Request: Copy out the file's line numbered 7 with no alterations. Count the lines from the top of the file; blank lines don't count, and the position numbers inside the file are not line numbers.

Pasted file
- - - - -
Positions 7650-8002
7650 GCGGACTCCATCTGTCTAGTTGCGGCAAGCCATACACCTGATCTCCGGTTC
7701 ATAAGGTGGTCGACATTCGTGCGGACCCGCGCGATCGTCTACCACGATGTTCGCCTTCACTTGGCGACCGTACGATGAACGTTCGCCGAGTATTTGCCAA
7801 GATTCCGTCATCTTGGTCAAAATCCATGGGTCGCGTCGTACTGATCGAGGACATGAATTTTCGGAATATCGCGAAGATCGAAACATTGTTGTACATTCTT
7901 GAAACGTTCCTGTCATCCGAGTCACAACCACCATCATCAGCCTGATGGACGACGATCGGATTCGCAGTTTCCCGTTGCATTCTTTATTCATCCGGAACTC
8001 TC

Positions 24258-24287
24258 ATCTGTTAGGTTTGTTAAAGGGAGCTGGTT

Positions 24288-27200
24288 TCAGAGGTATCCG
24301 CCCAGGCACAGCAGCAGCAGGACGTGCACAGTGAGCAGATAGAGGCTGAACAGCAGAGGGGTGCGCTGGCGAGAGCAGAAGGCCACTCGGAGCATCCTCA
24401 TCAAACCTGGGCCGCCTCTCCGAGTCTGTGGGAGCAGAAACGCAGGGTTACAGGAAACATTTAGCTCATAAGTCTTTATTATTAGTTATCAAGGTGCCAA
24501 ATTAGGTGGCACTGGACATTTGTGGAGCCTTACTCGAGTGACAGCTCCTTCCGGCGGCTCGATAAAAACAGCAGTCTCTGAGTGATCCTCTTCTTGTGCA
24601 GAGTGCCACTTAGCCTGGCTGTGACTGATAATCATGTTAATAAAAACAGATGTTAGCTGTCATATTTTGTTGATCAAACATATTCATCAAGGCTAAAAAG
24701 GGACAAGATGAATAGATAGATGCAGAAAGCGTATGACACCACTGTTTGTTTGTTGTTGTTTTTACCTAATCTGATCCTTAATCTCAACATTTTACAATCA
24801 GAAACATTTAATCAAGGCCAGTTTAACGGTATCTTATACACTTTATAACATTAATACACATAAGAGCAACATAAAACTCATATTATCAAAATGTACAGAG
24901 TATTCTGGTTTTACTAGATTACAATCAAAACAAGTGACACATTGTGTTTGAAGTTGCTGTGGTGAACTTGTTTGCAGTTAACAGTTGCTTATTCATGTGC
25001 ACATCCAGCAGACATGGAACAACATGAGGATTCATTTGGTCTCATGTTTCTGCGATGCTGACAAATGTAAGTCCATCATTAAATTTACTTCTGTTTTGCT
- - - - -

Positions 24258-24287